Questions 29 through 34.
Listen to part of a talk in a forestry class. The instructor is discussing forest fire.
We all know that change is a fact of life. For North American forests, change often comes in the form of fire. After thousands of years of living with fire, many plant and animal species have come to depend on its periodic presence. Without fire, ecosystems can stagnate and lose their diversity of life.
In the past, before we understood the role that fire plays in the natural life cycle of our forests, our goal was to prevent or contain all forest fires. For almost ninety years, our land management agencies tried to eliminate fires. In many cases, we protected the trees, but at the expense of the forest community. Now we know that fire is a natural agent thal rejuvenates a forest. And we know that fire suppression can actually threaten the lives of healthy trees. So, today our policy is to allow natural fires to burn under close observation and to set “prescribed” fires under carefully controlled conditions
Research shows that forests go through natural fire cycles. Periodic fires are necessary for several reasons. Fire removes nutrients from standing dead trees and returns them to the earth, where they become available to the root systems of new trees. Fire also opens the forest to sunlight. Openings in the tree cover benefit a variety of wildlife by stimulating the growth of lush green plants, which are eaten by several species of animals.
Fire is nature’s way of controlling insect infestations. By contrast, fire suppression preserves dead wood that harbors insect pests, like the larvae of the mountain pine beetle. These beetle larvae feed on the inner bark of some trees, which blocks the flow of nutrients and eventually kills the trees. When dead trees burn dunng periodic outbreaks of fire, the heat kills off great numbers of beetles and larvae, providing a natural method of pest control.
The exclusion of fire from the ecosystem is creating unhealthy, overcrowded forests that contain more fuel for larger, more severe fires. For example, when a huge fire threatened a grove of giant sequoias in California, observers noted that the flames were fed by dead wood and combustible debris that had accumulated on the forest floor over years of fire suppression.
A large scale, intense forest fire causes more significant impacts to water, soil, and air resources than a managed prescribed fire. Prescribed fire, or controlled fire, has several purposes. Chiefly, it reduces the hazard of more serious wildfires by periodically burning accumulated weeds, brush, and other plants. If done carefully, prescribed burning also releases nutrients back into the soil and controls insect pests.
In Florida, prescribed burns are carried out every three to five years in one of the national forests. These controlled bums keep the forest open and reduce the growth of problem species We recognize that fire is a natural and revitalizing process that enhances the diversity of the forest. However, we also know that fire has consequences. There may be smoky, hazy skies and patches of blackened forest for a long time after a fire. There’s also the risk of a fire becoming too large and threatening inhabited areas. But we have to accept these realities if our forests are to retain their ecological balance.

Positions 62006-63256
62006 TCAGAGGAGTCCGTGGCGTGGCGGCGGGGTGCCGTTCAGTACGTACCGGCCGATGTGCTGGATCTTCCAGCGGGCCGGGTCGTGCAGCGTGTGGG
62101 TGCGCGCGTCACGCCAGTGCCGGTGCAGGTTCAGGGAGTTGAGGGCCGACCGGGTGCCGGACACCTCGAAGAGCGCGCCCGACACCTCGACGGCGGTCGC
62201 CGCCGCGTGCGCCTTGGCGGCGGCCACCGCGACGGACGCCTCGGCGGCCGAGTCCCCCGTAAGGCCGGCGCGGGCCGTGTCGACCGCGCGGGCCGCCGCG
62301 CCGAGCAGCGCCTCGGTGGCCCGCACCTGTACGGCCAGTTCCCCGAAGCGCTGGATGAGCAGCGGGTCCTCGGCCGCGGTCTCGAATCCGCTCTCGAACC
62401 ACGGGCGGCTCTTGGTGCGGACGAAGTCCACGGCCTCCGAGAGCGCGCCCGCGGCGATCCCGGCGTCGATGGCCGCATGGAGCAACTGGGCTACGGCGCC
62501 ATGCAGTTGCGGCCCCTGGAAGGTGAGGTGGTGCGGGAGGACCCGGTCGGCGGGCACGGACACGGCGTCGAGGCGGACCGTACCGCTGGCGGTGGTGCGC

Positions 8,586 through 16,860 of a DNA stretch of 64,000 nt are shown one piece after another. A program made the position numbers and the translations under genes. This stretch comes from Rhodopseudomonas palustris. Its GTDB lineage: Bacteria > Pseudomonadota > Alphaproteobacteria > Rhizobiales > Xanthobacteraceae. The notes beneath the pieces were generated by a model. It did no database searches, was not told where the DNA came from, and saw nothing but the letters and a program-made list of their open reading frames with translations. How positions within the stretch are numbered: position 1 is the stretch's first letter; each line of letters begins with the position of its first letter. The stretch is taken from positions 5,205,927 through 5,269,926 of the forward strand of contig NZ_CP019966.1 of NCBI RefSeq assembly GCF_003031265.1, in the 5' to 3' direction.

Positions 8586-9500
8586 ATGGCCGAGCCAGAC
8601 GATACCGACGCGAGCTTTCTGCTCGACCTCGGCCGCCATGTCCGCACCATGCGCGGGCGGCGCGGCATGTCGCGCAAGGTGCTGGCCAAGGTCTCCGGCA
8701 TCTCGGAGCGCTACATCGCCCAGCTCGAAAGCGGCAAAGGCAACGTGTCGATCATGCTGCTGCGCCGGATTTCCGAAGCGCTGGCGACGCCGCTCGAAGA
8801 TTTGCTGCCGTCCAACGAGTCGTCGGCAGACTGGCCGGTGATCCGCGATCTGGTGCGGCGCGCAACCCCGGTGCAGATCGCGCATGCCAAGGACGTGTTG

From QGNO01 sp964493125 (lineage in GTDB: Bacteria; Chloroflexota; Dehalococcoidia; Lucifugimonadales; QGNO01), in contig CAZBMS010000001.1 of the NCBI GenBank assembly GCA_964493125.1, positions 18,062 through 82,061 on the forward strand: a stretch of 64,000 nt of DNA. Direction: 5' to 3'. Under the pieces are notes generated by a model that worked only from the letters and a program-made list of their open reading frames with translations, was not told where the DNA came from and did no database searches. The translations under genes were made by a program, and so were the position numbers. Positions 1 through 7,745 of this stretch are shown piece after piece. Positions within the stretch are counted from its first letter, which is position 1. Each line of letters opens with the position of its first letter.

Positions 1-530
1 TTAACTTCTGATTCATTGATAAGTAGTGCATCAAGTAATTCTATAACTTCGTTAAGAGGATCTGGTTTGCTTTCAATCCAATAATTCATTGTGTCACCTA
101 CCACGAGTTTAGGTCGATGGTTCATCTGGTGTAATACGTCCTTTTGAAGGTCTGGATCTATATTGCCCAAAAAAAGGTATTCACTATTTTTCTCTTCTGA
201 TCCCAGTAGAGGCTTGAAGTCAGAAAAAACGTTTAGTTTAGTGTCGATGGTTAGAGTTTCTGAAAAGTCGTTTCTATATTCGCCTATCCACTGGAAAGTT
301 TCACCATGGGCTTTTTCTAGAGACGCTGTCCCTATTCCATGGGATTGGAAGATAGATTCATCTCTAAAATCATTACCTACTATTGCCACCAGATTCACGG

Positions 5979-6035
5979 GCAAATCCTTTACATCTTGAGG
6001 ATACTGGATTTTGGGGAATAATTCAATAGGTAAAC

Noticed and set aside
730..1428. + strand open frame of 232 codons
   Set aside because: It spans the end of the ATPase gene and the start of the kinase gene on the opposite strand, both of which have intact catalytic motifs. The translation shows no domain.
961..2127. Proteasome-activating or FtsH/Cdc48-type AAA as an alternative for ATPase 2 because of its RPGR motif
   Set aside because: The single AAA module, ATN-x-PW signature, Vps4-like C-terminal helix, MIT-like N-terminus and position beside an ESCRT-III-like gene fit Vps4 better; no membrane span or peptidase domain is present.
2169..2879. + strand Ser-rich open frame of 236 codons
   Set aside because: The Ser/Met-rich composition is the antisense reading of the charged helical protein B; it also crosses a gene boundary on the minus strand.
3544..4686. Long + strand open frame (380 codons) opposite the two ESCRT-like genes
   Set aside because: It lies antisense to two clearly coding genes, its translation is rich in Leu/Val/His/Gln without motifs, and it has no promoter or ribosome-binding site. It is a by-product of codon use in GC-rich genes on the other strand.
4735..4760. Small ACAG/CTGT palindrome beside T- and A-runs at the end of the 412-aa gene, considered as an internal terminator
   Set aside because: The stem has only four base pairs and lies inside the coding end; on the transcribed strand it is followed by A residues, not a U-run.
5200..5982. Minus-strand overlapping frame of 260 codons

Questions 35 through 39.
Listen to a conversation in the learning resource center of a university.
M: Um … I heard that the learning resource center has some kind of class on how to get help with studying for a test.
W: Uh huh We do have special workshops, but we don’t really have any classes that deal with just test preparation. But we do have tutors for particular subject areas. What test are you studying for?
M: Uh … not any test in particular But I, uh. I’m taking some difficult courses this semester and I have a lot of reading to do. I just feel like. I need to bone up on my study skills, vou know, learn how to study better.
W: Uh huh.
M: I spend a lot of time studying but still have trouble organizing my notes and stuff. I was hoping I could get some help with that.
W: OK. You could lake one of our special workshops. There are several of these each week. The workshops in study skills and time management are especially popular. Would you be interested in doing something like that?
M: Yeah, I would.
W: OK, We have several workshops. All of them are two hours long. Most are held in the evening, but there’s a couple that are on the weekend.
M: Yeah. I see thal. Evenings would be good for me because I work on weekends. Um … so the classes are just two–hour workshops that just meet once? Or does a class continue every week?
W: They’re just one-time workshops. I mean, except for the class called Super Student. That one runs for three Wednesday nights, starting next week.
M: Super Student? 1 get it… it makes you like Superman.
W: Well, I don’t know about that!
M: So, um, how does this work? Do you have to register for these workshops?
W: Yes, but it’s only a matter of signing up. Do you see that board over there? The white board next to it, just to the right of the computers?
W: Well, there’s a sheet there for every workshop offered this semester, and that’s how you sign up. Some of the workshops are given more than once. You just write your name in any available space, under a particular date and time. When there are no more spaces left, that means the class is closed. We have to have a limit ’cause there’s only so much space in our classroom.
M: How much does a workshop cost?
W: There isn’t any cost. All of the workshops are free to students.
M: Hey, that’s not a bad deal. OK, thanks for the info. I guess I’ll see if there’s any workshop thal looks good.
W: I’ll be right here if you have any more questions.
M: OK. Thanks.